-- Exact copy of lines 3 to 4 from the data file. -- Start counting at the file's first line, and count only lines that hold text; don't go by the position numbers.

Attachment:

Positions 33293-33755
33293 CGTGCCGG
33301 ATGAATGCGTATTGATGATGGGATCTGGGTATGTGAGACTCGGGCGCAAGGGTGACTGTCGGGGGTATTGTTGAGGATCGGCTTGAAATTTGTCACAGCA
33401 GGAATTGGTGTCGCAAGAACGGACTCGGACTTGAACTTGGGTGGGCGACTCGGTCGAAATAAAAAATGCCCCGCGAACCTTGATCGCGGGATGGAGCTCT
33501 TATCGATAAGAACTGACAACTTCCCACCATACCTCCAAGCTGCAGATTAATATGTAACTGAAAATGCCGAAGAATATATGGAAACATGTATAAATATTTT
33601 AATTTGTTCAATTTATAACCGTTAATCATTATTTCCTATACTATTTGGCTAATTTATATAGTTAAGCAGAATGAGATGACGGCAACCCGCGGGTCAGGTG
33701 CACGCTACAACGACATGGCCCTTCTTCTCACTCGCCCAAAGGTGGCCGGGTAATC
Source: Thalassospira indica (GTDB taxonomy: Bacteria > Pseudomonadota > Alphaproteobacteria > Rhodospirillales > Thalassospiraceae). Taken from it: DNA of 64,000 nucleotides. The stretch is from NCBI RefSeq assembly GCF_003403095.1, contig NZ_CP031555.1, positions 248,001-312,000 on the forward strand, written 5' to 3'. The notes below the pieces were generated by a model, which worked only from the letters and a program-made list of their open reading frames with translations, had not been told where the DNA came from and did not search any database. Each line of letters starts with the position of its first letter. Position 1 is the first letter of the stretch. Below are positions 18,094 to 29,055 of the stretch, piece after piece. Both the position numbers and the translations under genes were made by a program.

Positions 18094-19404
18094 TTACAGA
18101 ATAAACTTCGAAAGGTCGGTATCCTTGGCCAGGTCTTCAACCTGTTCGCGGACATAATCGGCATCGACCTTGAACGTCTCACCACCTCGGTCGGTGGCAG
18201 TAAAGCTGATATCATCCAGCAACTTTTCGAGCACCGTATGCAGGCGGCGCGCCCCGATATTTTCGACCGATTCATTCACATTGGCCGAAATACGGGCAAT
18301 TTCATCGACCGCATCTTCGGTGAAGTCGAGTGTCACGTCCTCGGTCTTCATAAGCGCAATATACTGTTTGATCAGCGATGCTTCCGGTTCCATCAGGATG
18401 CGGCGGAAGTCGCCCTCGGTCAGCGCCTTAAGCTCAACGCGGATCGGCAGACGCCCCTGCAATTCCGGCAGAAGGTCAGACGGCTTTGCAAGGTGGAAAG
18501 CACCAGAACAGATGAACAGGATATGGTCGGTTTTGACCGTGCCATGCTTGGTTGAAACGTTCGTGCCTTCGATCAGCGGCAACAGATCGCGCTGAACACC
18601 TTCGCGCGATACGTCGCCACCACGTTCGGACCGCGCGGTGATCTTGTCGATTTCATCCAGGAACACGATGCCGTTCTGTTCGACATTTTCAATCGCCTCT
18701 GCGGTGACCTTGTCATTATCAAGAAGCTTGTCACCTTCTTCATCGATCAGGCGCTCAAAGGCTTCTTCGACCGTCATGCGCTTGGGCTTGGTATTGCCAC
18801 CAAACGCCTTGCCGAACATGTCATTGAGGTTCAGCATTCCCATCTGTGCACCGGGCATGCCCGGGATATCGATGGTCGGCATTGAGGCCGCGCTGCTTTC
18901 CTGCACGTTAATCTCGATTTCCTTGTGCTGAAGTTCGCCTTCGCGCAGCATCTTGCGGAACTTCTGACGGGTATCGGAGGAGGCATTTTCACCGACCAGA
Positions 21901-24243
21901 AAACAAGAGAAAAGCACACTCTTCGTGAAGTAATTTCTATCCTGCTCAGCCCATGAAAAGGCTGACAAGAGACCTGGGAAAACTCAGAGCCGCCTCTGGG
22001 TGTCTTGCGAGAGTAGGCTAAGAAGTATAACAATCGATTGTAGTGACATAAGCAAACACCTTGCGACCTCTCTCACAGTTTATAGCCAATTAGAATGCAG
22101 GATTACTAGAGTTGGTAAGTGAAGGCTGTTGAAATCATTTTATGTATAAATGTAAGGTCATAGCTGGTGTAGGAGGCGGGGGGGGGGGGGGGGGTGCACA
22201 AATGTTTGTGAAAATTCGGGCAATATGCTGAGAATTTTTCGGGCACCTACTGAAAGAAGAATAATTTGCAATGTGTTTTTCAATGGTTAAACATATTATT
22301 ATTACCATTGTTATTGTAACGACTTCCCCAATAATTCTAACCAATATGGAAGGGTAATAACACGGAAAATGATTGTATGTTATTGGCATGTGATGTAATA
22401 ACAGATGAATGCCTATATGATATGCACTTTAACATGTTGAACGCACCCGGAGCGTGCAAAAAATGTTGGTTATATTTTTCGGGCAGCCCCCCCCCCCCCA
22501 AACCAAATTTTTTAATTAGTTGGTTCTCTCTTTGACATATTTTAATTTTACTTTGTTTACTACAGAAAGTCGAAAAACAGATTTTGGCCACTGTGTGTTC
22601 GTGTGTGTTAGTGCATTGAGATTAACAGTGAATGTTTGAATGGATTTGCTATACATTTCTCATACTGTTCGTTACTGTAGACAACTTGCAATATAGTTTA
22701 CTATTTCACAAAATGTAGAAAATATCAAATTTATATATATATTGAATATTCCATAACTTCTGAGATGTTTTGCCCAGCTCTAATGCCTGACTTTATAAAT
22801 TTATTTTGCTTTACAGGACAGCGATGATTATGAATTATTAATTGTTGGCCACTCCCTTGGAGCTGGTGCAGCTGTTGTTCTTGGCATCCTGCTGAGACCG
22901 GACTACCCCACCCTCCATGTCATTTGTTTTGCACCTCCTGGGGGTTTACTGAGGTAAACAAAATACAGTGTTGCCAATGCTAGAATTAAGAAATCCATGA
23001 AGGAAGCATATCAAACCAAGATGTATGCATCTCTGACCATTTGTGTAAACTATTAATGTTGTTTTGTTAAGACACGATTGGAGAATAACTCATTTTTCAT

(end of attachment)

33301 ATGAATGCGTATTGATGATGGGATCTGGGTATGTGAGACTCGGGCGCAAGGGTGACTGTCGGGGGTATTGTTGAGGATCGGCTTGAAATTTGTCACAGCA
33401 GGAATTGGTGTCGCAAGAACGGACTCGGACTTGAACTTGGGTGGGCGACTCGGTCGAAATAAAAAATGCCCCGCGAACCTTGATCGCGGGATGGAGCTCT